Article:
and hosts on the steps leading up to the castle
Last year for the second time (after 2002) an international conference
was held in Kórnik castle in honour of the famous master, author
and chess historian Tassilo von Heydebrand und der Lasa
(1818-1899). A considerable number of guests had followed the invitation
of the new director of the library, Prof. Tomasz Jasinski as well as of
the curator of the van der Lasa collection, Maria Łuczak,
as is also revealed by the above group photo.
three-day conference had been fixed at October 22nd to 24th, naturally
the lectures of the altogether 18 speakers who presented the results
of their own research were the centre of attention. But also a social
supporting programme including an excursion to Osieczna (Storchnest)
contributed decisively to a varied and very successful event.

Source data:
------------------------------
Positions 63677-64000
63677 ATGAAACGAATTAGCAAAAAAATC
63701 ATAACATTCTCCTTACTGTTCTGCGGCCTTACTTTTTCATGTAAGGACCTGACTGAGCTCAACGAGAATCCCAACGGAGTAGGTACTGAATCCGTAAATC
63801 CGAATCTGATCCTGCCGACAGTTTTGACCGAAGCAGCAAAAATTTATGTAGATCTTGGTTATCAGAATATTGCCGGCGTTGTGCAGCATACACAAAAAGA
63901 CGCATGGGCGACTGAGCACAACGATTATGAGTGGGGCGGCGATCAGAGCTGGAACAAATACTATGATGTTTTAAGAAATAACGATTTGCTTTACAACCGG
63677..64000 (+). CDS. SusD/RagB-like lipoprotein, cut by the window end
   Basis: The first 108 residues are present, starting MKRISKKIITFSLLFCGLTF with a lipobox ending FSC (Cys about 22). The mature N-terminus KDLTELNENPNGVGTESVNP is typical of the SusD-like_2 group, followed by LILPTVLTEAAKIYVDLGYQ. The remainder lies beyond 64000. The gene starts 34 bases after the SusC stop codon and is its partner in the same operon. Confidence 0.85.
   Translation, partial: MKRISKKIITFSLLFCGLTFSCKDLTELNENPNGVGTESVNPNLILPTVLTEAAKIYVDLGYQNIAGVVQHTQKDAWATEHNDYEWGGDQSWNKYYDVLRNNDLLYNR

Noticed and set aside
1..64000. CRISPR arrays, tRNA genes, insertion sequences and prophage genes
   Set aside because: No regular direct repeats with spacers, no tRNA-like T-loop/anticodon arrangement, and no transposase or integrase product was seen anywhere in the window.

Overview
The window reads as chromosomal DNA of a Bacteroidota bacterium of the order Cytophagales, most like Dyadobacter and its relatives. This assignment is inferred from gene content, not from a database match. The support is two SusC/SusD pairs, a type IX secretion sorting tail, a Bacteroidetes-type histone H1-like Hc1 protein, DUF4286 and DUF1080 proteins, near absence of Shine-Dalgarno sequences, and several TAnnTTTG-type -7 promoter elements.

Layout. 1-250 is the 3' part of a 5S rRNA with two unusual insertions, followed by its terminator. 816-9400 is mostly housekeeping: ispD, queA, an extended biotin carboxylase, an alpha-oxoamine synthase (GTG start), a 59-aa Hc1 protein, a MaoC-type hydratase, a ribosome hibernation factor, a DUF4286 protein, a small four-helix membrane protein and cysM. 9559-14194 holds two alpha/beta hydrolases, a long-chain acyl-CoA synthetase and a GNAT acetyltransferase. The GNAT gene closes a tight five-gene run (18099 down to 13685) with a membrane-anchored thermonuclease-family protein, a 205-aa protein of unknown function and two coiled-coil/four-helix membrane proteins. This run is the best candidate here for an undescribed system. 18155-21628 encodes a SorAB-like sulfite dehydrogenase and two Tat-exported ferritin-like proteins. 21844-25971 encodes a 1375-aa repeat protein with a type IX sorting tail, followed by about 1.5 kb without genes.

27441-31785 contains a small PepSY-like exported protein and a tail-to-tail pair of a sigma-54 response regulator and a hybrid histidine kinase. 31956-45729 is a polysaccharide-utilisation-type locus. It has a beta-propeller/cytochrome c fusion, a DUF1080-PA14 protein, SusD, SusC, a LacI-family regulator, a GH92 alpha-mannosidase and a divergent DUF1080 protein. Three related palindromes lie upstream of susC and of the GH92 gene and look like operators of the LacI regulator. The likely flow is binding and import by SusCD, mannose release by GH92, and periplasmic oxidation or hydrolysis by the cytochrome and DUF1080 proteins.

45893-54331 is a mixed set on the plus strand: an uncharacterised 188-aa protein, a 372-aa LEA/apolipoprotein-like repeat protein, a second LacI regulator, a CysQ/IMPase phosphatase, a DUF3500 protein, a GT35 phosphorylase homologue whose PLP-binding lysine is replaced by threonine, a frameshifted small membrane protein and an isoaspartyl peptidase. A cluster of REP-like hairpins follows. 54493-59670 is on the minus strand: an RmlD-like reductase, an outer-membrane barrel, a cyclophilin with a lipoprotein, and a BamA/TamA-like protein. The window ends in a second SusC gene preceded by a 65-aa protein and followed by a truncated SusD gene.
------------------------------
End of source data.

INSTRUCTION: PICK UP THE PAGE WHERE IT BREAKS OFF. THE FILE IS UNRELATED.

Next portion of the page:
in Kórnik try hard to present increasingly often the existing
chess treasures there as well as the castle in its entirety to an
international audience. A first step in this direction was the exhibition
Kórnik – A Schinkel Castle in Poland
which was held in Potsdam already halfway through 2006. Here is an
information about that event (click the small picture on the right).
Opening of the Conference
- The Lectures
Prof. Tomasz Jasinski was responsible for the official opening of
the conference, he welcomed the guests.
Dr Andrzej Filipowicz, widely known as Polish FIDE delegate and as
the editor of the magazine Szachista was chosen as the conference
Also Janosz Woda, president of the Polish chess federation
was present for a while ...
as well as Hanna Erenska-Barlo who has many times been the Polish
champion, here together with GM Robert Hübner.
Negele started the series of lectures with the contribution "Johann
Friedrich Wilhelm Koch, a forerunner of Paul Rudolph von Bilguer and Tassilo
von Heydebrand und der Lasa". Here his lecture
(pdf-file, 4.2 MB) as well as the corresponding contribution
(pdf / 1 MB) for the planned conference volume.
was followed by the Russian
old-timer Yuri L. Averbakh who reported on the early days of chess
well-known faces when looking to the audience.